Court Does Not Have Jurisdiction Over Medicaid Applicant’s Appeal Because Notice of Appeal Was Not Timely

An Alabama appeals court holds that a trial court does not have jurisdiction over a Medicaid applicant’s appeal of her denial because she did not timely file notice of appeal with the agency. Ex parte Alabama Medicaid Agency (Ala. Civ. App., No. 2190092, Jan. 10, 2020).

Carol Armstrong applied for Medicaid benefits. On October 30,2018, the Medicaid agency awarded Ms. Armstrong benefits subject to a penalty period. Ms. Armstrong requested a hearing on March 14, 2019, more than 60 days after the penalty period notice. On May 21, 2019, the agency denied Ms. Armstrong’s request for a hearing because it was untimely.

Ms. Armstrong filed a complaint in the trial court, seeking to appeal the denial of her request for a fair hearing. The agency argued that Ms. Armstrong did not follow procedure in appealing the fair hearing decision, but the trial court denied the agency’s motion to dismiss. The agency filed a writ of mandamus, arguing that the court lacked subject matter jurisdiction over this case because Ms. Armstrong did not file a notice of appeal with the agency within 30 days after receiving notice that the agency denied her fair hearing request.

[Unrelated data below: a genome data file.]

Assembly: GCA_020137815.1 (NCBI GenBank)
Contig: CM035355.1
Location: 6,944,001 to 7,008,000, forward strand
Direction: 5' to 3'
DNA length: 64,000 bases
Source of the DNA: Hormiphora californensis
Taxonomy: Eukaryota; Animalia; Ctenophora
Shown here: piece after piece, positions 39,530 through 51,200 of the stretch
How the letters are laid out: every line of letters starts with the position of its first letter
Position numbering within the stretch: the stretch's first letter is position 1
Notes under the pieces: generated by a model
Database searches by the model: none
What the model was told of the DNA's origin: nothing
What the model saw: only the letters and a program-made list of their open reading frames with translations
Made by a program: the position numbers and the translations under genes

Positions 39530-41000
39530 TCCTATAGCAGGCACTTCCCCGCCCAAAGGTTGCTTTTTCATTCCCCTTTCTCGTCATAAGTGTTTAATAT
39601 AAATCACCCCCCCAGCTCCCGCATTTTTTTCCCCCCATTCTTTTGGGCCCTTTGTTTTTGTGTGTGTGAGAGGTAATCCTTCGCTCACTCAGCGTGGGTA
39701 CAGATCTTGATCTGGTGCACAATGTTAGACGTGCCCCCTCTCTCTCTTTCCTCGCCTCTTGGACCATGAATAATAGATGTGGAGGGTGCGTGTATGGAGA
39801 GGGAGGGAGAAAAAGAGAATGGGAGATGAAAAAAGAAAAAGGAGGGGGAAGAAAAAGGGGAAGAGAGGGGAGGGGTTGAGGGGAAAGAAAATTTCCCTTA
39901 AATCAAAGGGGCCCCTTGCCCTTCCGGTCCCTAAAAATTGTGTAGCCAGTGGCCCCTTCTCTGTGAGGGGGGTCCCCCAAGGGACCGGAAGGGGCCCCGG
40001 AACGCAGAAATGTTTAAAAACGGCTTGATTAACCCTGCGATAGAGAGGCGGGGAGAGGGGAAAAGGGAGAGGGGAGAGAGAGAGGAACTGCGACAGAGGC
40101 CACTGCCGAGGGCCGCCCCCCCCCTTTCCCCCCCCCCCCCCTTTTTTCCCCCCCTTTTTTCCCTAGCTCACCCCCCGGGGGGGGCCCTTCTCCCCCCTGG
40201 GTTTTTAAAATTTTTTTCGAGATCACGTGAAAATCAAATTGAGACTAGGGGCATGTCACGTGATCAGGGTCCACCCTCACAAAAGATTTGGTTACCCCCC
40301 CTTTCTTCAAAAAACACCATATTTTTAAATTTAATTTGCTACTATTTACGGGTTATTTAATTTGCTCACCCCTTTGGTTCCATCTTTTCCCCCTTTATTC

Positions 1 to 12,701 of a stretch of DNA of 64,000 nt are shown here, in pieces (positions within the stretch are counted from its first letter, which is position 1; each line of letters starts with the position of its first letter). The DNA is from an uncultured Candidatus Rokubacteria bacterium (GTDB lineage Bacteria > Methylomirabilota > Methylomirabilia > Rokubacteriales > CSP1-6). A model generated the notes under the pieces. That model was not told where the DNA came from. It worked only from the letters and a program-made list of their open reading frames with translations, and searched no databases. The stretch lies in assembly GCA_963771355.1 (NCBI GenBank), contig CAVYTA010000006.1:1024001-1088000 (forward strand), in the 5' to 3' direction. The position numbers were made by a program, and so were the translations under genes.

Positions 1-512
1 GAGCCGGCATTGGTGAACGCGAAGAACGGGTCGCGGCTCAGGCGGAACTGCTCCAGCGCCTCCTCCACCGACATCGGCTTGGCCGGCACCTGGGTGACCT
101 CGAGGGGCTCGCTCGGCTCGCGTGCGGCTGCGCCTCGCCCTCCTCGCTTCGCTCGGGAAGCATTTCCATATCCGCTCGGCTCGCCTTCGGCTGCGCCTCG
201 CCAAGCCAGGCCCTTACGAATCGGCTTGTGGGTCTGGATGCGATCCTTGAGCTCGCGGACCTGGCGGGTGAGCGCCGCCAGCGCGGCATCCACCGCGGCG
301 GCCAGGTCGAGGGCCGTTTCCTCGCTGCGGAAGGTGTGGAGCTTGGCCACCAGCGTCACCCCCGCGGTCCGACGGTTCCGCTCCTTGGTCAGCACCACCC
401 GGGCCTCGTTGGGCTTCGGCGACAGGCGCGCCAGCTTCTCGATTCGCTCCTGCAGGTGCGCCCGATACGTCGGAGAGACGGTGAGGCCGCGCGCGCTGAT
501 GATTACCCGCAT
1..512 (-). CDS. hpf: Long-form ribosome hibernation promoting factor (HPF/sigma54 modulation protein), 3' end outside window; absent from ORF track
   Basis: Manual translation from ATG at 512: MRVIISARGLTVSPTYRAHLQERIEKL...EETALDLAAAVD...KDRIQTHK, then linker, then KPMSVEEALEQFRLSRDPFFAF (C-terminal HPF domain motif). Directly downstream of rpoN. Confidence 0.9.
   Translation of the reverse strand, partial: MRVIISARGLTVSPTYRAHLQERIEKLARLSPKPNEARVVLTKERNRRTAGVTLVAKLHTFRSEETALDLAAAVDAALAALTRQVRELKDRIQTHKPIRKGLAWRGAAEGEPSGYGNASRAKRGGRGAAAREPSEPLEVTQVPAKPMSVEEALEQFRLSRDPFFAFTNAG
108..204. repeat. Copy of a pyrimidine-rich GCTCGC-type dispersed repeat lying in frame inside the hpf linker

The Alabama Court of Civil Appeals, grants the writ of mandamus and directs the trial court to grant the agency’s motion to dismiss. The court notes that while Ms. Armstrong did not serve the agency with a notice to appeal, “serving an administrative agency with a petition or complaint for judicial review within 30 days of receipt of the notice of a final decision of the agency could serve as a substitute for a notice of appeal.” However, the court finds that Ms. Armstrong served her complaint seeking judicial review 63 days after the notification of the agency's decision was received.

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